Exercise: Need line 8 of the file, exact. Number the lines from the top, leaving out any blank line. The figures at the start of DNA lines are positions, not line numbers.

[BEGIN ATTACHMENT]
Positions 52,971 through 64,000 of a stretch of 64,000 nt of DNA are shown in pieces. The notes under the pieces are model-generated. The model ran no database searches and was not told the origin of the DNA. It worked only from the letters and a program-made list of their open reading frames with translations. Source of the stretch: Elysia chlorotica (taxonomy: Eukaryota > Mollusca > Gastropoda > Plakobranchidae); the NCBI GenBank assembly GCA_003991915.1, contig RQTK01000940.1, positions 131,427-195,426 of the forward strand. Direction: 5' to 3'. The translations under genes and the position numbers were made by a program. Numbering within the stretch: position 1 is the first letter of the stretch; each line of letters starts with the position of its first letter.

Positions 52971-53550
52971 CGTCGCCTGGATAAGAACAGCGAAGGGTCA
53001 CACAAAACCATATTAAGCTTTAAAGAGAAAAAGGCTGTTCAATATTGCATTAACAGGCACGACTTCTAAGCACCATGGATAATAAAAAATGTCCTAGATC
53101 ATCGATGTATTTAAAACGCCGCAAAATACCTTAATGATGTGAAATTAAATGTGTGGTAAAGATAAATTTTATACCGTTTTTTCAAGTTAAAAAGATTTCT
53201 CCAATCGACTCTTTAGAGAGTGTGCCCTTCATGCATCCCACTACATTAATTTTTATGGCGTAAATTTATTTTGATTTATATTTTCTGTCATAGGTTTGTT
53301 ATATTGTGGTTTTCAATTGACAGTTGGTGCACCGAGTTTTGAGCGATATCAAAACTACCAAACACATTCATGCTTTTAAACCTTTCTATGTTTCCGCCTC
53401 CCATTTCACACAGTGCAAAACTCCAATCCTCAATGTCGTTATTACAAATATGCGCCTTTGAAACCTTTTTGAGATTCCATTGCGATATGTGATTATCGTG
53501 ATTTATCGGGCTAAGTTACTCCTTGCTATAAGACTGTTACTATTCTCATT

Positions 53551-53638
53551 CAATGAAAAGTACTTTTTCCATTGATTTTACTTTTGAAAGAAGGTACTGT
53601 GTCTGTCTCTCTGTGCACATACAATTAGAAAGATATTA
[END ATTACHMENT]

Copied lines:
53401 CCATTTCACACAGTGCAAAACTCCAATCCTCAATGTCGTTATTACAAATATGCGCCTTTGAAACCTTTTTGAGATTCCATTGCGATATGTGATTATCGTG